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Buckquoy

Settlement (Period Unassigned)

Site Name Buckquoy

Classification Settlement (Period Unassigned)

Canmore ID 1802

Site Number HY22NW 14

NGR HY 2436 2823

Datum OSGB36 - NGR

Permalink http://canmore.org.uk/site/1802

Ordnance Survey licence number 100057073. All rights reserved.
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Administrative Areas

  • Council Orkney Islands
  • Parish Birsay And Harray
  • Former Region Orkney Islands Area
  • Former District Orkney
  • Former County Orkney

Archaeology Notes

HY22NW 14 2436 2823.

HY 243 282. Excavations by Anna Ritchie for Department of the Environment in 1970-1 at Point of Buckquoy showed that a long low mound covered the remains of five major structural periods dating from the 8th(?) to the early 10th centuries; dating is based primarily upon the stratification of a Viking skeleton of the middle or late 10th century inserted into the mound created by the ruined buildings beneath. The burial was that of a male in a simple grave accompanied by a bronze ring-pin of the the early 10th century, half of a silver penny of Edmund (940-6), an iron knife, a whetstone and an iron javelin-head.

The burial was above the remains of three successive norse long-houses, all incompletely surviving, each of which represented only a part of a homestead complex. The latest building was a dwelling-house with slightly bowed walls, averaging 5.0m in internal width and surviving to a length of about 3.6m. The earliest long-house, subsequently used as a midden, was a barn with a byre at one end, 4.0m wide internally, and suriviving to a length of almost 8.0m. The walls of all three long-houses were turf-built with internal stone facings. The associated finds included small bone pins, composite bone combs, flat spindle whorls,iron knife-blades and a stone game-board.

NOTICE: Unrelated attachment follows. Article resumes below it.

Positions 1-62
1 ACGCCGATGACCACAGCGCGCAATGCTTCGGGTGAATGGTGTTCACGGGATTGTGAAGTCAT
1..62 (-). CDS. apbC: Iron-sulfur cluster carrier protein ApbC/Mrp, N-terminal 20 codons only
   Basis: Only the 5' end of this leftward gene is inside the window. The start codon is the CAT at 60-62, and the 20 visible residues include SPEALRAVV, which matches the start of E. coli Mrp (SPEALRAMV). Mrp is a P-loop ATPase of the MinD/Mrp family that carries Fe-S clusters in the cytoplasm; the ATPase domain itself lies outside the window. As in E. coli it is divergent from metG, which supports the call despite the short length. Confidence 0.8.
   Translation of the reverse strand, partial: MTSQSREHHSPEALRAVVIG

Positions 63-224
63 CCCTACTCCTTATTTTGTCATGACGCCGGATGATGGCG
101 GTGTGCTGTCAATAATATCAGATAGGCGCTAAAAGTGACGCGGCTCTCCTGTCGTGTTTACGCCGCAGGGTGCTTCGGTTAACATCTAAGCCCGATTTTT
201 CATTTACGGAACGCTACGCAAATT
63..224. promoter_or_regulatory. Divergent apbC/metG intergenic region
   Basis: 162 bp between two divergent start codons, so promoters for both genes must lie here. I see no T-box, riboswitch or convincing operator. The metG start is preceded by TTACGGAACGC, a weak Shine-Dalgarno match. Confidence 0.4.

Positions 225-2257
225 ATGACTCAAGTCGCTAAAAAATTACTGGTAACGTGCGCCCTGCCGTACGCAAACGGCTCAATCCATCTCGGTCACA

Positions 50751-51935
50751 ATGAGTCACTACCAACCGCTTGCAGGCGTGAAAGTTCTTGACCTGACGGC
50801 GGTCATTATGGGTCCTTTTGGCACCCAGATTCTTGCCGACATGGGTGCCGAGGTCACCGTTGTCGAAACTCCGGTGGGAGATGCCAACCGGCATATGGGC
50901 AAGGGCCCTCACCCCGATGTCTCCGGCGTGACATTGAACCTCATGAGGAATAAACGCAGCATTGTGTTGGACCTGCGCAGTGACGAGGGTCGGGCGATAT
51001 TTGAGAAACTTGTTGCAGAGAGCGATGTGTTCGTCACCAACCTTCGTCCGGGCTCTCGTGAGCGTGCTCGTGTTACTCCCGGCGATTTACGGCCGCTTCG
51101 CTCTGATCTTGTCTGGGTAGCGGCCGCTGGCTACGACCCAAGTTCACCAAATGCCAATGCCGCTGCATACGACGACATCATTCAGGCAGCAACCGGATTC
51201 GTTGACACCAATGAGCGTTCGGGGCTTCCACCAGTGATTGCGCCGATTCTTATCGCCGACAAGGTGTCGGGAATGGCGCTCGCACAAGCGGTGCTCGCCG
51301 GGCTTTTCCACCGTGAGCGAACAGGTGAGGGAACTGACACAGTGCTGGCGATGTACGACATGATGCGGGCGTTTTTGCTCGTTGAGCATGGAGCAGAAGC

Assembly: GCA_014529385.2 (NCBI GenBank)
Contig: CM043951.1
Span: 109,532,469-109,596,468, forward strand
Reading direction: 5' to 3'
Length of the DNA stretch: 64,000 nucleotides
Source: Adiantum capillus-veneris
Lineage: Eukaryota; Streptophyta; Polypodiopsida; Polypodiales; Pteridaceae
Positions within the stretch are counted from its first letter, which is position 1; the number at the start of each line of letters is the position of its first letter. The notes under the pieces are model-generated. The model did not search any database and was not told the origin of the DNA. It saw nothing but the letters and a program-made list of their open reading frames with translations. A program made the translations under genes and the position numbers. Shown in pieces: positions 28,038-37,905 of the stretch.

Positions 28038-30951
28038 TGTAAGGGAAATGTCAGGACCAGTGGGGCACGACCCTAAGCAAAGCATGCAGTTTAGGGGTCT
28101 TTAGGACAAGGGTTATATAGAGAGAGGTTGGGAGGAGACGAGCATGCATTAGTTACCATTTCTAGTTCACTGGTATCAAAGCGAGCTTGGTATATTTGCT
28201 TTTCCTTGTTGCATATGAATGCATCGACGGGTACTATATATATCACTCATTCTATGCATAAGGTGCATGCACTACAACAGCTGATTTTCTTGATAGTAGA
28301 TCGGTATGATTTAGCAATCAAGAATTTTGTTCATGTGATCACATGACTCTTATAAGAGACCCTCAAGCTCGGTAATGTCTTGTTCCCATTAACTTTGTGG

The long-houses lay above a sophisticated structure incorporating both circular and sub-rectangular elements which was associated with bone pins, iron knife-blades, pottery, a painted pebble and an ogham-inscribed spindle whorl. The earliest phase on the site was represented by the fragmentary remains of a celled building of the type normally found in the period after the brochs, associated with triangular-headed bone pins. An isolated slab-built grave containing a male skeleton was undatable.

The latest of the structures underlying the long- houses, which had been abandoned for some time before the first long-house was built, was a subrectangular hall, 4.8m x 4.5m internally, with a central long hearth. A circular chamber, 3.35m internal diameter, opened off one end of the hall, and at the other end a subrectangular ante-chamber, 3.35m x 2.1m, and a vestibule, 1.7m x 1.2m, lay between the main hall and the entrance into the building. Partially overlain and cut into by this building was an earlier house having at least three structural phases and characterised by sub-rectangular hearths and by the use of upright slabs, both as wall-facings and as internal subdivisions. Small finds belonging to these phases include a bone spoon, a double-sided composite bone comb, fragments of bone mounting with bone pegs, spindle whorls and plain coarse pottery.

D M Wilson and S Moorhouse 1971; L E Webster and J Cherry 1972.

HY 2436 2823. The excavation is now filled in and the site is visible as a swelling crossed by a new road.

Surveyed at 1:2500.

Visited by OS(AA) 24 May 1973.

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